B.F.: Absolutely.  Plans A, B and C members would stop by each other’s areas and get updates on how the drilling was going.  Everyone was there for one goal, to get the miners out.  When we broke through with the 26-inch LP drill, we could see and hear the clapping and cheering and horns blowing from both the Plan A and Plan C teams supporting what Plan B had accomplished.

BND: Why did you leave the rescue scene before the miners came out?

B.F.: Once we drilled the hole, we needed to get out of the way for the next set of rescue workers to do their job.  There wasn’t a lot of area for them to be working in and they didn’t need people to be in their way.  We left out of respect for that next set of rescue workers so that they could do their job.  And of course we missed our families too.

BND: How long was Brandon gone?

J.F.: I dropped him off at the airport on Sept. 3 and we came home on Oct. 12.

BND: Do you two have kids? How was it for them?

J.F.: I have two daughters, 22 and 19, both in college.  Brandon has three children — a daughter, 13, and two sons, one 11 and one 7.  They were able to stay with their mother while he was away.  All of the children were behind this rescue mission.  Brandon was involved in the Quecreek 9 for 9 [in which 9 miners were trapped in a Pennsylvania mine for 77 hours] rescue that happened here close to their home town so they are very away of how important this type of work is.  They would call or e-mail on a regular basis for updates and send notes of love and support.

BND: Did you watch the rescue on TV?

J.F.: Absolutely!  When that first man came out and his little boy ran to him with tears in his eyes, there wasn’t a dry eye in our house.  We stayed up most of the night and then watched it until the last rescue worker was out.  It was very emotional and with each one we had smiles and tears of happiness.

BND: How difficult has it been to get back to normal and juggle the day-to-day demands of your business with the PR demands after the rescue?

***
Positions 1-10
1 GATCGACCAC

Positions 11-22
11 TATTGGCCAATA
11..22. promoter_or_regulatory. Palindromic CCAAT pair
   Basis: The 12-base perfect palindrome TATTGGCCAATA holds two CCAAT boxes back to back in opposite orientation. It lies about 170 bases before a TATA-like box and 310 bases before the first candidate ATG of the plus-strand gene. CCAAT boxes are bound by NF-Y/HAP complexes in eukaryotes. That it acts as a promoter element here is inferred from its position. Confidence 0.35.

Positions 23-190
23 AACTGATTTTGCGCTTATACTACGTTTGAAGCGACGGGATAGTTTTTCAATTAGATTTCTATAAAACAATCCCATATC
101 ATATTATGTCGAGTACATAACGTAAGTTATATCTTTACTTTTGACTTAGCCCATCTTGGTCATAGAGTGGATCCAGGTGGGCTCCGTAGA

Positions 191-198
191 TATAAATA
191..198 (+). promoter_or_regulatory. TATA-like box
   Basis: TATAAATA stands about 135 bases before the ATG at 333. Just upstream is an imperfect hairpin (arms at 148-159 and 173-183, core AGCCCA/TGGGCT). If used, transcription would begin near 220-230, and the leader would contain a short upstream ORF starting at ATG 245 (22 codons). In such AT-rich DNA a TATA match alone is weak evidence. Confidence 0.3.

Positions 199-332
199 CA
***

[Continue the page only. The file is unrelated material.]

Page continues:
B.F.: It has most definitely been challenging but rewarding as well.  We are very appreciative in all that have taken an interest in our story.

BND: Has your company seen an increase in business since the rescue or as a result of the rescue?

J.F.: I am sure it will take time to be able to measure those kinds of results. We have seen an increase in phone calls, e-mails, etc., from people and places we have never dealt with before inquiring about our products and services.  We didn’t do this rescue as some kind of a marketing scheme.  We have been involved in mine rescue in the past, living in mining country, and have a very special place in our hearts for miners and we are thankful to God that this all turned out with a happy ending.

BND: How difficult was it to run the business without him?

J.F.: It was difficult for the team, I think, at times.  But we have a great team here and I can’t say enough about how much they put into working hard and going the extra mile so that Brandon and Richard could drill the most important hole they have every drilled in their lives.

BND: Did you visit at all while he was there?

J.F.: I went down on Sept. 24 and came home with him on Oct. 12.

BND: What has been the biggest challenge since the rescue has ended?

J.F.: Not having any time to just get away as husband and wife for a few days. But we are still hoping for the week after Christmas, hopefully.

Jeanette Mulvey
Jeanette Mulvey

Jeanette has been writing about business for more than 20 years. She has written about every kind of entrepreneur from hardware store owners to fashion designers. Previously she was a manager of internal communications for Home Depot. Her journalism career began in local newspapers. She has a degree in American Studies from Rutgers University. Follow her on Twitter @jeanettebnd.